33. That’s a good point. Although it’s extremely hard to wrap your head around the idea of the Libs/NDP ruling with the Bloc until they need the Conservatives – who outnumber them by a fair bit.

  34. The idea that the lib/ndp could actually co-opt the cons into supporting them in any serious unity showdown with the bloq is just to delicious to contemplate. How do you spell shadenfruede. Tell me it’s true. god help us i’m sure it hasn’t occured to Dion.

  35. I had to have a toke there! Back to reality. Manley is right, there is a world of difference between the rareified air of the HoC and the real one mr & mrs i’m too f***ing i’m too busy and stressed average voter livein. Perhaps i’m not giviing the Can public enough credit, i hope so. The way i see it if this goes through and the coalition gov reasonably well, the libs will get hosed in the next election but at least H will be gone and we might even get a con gov that i could vote for.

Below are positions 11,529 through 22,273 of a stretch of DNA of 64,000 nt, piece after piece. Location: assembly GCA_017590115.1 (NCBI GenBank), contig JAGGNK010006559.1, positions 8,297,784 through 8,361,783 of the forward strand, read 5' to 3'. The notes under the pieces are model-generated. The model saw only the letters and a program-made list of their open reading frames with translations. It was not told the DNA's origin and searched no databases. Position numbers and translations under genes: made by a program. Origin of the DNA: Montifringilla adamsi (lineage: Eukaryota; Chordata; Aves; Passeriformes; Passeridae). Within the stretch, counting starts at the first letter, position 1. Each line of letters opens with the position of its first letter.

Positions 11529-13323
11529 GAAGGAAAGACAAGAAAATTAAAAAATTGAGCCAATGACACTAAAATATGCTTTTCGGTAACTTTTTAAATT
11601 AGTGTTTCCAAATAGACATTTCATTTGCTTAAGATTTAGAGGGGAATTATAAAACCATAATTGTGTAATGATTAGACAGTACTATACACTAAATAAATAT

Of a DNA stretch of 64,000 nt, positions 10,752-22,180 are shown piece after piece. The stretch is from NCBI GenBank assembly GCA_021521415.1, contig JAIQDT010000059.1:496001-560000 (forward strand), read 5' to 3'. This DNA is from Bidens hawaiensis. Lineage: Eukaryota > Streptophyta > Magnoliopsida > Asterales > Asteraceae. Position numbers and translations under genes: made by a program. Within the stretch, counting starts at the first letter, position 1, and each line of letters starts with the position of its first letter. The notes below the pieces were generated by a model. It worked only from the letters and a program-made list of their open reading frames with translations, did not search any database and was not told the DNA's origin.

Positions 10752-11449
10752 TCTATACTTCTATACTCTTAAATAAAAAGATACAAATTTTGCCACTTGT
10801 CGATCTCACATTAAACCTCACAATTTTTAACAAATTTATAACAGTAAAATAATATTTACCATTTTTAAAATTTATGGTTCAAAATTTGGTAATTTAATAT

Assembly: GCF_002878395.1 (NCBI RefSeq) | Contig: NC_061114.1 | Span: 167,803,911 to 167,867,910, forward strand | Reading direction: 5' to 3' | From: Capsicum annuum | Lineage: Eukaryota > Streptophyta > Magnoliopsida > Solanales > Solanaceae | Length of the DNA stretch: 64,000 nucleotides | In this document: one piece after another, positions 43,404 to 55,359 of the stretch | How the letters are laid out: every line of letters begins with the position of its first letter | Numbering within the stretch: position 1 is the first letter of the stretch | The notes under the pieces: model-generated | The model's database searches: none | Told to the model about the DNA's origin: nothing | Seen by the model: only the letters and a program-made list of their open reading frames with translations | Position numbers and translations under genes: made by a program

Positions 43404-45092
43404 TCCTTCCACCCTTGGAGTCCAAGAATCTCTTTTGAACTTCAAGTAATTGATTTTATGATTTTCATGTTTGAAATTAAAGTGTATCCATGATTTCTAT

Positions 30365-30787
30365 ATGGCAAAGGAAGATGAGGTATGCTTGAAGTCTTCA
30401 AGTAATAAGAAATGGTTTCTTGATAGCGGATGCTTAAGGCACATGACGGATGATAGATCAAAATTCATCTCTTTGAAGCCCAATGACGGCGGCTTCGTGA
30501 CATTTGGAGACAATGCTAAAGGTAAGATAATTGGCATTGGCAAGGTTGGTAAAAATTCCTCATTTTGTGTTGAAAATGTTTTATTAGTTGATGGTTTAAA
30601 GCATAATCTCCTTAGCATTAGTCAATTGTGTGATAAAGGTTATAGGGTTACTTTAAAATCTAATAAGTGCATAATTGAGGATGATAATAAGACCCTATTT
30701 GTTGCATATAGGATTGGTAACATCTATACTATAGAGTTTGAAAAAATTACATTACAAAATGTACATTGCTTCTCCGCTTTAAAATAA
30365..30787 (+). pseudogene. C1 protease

36. If a coalition requires that all members have cabinet seats (point 5) then this is merely a Lib/NDP coalition (rather than a Lib/NDP/BQ coalition). While that may please the Lib/NDP supporters who are working themselves into knots trying to explain how they haven’t sold their souls to the BQ – it also undermines the position that the Libs/NDP have an alternative government in place. A coalition that only consists of the LIberals and the NDP cannot reasonably expect to govern.